General Overviews

Each of these publications (Bock 1988, Darnell 2001, LeVine 2001, LeVine 2007, LeVine 2010, Lindholm 2007) contributes to the intellectual history of the culture-and-personality movement.

  • Bock, Philip K. 1988. Rethinking psychological anthropology: Continuity and change in the study of human action. New York: Freeman.

    A critical and insightful view of culture and personality, though limited by being written before Regna Darnell’s Edward Sapir biography (Darnell 1990, cited under Edward Sapir) and the publication of Sapir’s The Psychology of Culture (Sapir 1994, cited under Edward Sapir).

  • Darnell, Regna. 2001. Invisible genealogies: A history of Americanist anthropology. Critical Studies in the History of Anthropology 1. Lincoln: Univ. of Nebraska Press.

    Sapir’s biographer sets the culture-and-personality movement in the context of “Americanist” anthropology (i.e., studies of Native American peoples from Franz Boas onward). Its detailed historical account includes the differing views of Sapir, Ruth Benedict, and others in and outside the movement. Essential for an understanding of culture and personality.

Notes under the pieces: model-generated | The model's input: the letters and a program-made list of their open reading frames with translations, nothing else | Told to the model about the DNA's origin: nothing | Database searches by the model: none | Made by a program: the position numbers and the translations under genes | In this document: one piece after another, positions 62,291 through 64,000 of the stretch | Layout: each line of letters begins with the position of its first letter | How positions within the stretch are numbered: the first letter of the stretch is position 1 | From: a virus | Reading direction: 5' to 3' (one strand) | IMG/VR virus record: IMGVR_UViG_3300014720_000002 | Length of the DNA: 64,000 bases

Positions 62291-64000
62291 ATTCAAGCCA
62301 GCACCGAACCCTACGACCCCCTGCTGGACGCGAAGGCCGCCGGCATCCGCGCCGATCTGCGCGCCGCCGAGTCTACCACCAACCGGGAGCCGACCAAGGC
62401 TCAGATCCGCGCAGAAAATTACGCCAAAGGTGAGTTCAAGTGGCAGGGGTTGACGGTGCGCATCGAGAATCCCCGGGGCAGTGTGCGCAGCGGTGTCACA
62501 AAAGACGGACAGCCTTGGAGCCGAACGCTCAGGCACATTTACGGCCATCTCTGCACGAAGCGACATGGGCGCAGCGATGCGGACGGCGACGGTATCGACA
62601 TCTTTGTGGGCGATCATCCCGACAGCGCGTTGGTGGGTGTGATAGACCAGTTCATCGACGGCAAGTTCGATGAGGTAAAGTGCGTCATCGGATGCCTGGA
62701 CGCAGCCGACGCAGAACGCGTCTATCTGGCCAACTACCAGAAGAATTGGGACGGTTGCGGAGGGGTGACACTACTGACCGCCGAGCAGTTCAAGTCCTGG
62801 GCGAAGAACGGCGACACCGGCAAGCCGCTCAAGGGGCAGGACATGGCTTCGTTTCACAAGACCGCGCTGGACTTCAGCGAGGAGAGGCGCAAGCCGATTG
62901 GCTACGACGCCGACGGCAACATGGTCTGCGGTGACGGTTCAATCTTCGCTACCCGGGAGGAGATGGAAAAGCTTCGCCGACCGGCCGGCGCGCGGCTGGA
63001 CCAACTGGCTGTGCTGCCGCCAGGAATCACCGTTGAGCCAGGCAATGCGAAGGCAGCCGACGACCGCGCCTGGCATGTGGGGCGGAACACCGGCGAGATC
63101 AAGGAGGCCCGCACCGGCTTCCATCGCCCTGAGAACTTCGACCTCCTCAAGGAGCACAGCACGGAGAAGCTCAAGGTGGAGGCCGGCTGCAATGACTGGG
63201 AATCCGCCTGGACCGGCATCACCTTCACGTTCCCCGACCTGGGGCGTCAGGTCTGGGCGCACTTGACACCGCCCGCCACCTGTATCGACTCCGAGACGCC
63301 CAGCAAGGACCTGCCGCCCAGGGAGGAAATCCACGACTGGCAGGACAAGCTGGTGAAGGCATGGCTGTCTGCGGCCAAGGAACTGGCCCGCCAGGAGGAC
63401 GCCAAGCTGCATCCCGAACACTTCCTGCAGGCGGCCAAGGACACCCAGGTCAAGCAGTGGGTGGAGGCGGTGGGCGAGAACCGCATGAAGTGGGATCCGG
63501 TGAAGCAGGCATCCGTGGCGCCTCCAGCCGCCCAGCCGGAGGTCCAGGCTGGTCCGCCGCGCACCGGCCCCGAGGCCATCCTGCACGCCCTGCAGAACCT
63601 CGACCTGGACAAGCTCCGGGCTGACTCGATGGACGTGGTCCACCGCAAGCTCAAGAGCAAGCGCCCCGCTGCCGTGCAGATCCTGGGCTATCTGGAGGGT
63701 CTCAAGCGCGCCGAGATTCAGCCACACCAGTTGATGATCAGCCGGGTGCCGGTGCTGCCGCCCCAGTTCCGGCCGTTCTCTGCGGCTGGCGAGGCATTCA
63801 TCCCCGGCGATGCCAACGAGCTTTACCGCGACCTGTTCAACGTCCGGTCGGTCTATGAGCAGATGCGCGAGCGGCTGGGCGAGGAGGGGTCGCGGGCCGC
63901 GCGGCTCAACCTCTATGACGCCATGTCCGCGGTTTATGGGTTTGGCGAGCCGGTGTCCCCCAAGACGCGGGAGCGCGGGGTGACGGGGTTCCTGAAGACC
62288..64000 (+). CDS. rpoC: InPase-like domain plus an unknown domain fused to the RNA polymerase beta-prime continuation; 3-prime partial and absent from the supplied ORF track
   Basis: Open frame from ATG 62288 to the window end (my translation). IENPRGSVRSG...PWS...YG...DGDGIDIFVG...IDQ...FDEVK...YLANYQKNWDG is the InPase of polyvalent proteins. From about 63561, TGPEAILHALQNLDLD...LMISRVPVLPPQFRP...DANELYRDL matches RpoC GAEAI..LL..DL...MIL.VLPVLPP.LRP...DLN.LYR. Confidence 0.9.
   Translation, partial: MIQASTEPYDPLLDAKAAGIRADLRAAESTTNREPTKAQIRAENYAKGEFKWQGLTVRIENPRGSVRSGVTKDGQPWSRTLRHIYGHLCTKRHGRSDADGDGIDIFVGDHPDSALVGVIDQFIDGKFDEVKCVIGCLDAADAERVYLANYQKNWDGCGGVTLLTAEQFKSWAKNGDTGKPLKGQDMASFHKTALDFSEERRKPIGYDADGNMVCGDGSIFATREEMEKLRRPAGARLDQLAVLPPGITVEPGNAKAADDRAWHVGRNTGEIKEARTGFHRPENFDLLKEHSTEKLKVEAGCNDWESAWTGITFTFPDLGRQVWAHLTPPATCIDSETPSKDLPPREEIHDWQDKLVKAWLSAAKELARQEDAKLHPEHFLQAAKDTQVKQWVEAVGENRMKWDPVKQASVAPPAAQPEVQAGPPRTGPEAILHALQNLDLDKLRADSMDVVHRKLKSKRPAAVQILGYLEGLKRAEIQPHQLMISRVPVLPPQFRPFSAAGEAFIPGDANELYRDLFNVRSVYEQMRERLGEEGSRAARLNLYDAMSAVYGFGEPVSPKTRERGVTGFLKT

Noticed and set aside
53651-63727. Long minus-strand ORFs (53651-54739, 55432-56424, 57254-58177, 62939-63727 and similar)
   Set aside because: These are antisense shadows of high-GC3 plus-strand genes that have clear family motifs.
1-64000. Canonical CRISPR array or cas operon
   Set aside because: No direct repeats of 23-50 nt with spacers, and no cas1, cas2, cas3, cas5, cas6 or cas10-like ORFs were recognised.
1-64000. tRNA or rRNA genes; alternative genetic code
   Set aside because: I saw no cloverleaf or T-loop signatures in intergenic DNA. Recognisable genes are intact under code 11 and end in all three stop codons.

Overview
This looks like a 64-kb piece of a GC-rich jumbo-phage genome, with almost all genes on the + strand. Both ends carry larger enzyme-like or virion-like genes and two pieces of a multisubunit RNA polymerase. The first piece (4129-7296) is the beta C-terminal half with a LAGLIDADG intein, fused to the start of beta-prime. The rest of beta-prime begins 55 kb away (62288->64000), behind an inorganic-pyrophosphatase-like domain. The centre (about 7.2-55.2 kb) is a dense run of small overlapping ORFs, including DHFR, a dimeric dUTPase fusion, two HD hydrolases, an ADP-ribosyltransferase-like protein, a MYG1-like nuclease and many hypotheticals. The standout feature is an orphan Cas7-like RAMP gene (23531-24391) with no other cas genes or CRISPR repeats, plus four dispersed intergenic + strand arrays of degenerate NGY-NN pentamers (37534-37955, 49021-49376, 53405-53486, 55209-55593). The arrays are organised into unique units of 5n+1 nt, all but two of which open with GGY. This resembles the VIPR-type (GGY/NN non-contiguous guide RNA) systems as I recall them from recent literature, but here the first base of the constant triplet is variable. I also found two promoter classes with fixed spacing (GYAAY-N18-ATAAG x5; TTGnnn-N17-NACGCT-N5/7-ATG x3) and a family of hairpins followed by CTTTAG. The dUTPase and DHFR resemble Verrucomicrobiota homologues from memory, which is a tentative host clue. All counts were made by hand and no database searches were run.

• LeVine, Robert A. 2001. Culture and personality studies, 1918–1960: Myth and history. Journal of Personality 69.6: 803–818.

    DOI: 10.1111/1467-6494.696165

    This article describes and criticizes stereotypes of the culture-and-personality movement that became established among anthropologists in the decades after 1950—underestimates of its historical depth and exaggerations of its homogeneity. This was a first attempt at incorporating new historical evidence concerning the complexity of the movement.

  • LeVine, Robert A. 2007. Anthropological foundations of cultural psychology. In Handbook of cultural psychology. Edited by Shinobu Kitayama and Dov Cohen, 40–58. New York: Guilford.

    Shows how anthropologists such as A. Irving Hallowell and Clyde Kluckhohn, who had worked with Sapir, had anticipated many of the conceptual advances made by psychologists under the banner of “cultural psychology” in the last decades of the 20th century.

  • LeVine, Robert A., ed. 2010. Psychological anthropology: A reader on self in culture. Blackwell Anthologies in Social and Cultural Anthropology 13. Malden, MA: Wiley-Blackwell.

    A book of readings on modern psychological anthropology that gives attention to the history of the culture-and-personality movement and reprints works by Sapir and Hallowell as well as W. I. Thomas and Florian Znaniecki.

  • Lindholm, Charles. 2007. Culture and identity: The history, theory, and practice of psychological anthropology. Rev. ed. Oxford: Oneworld.

    The most up-to-date textbook of psychological anthropology, with a section on the history of the culture-and-personality movement. Originally published in 2001 (Boston: McGraw-Hill).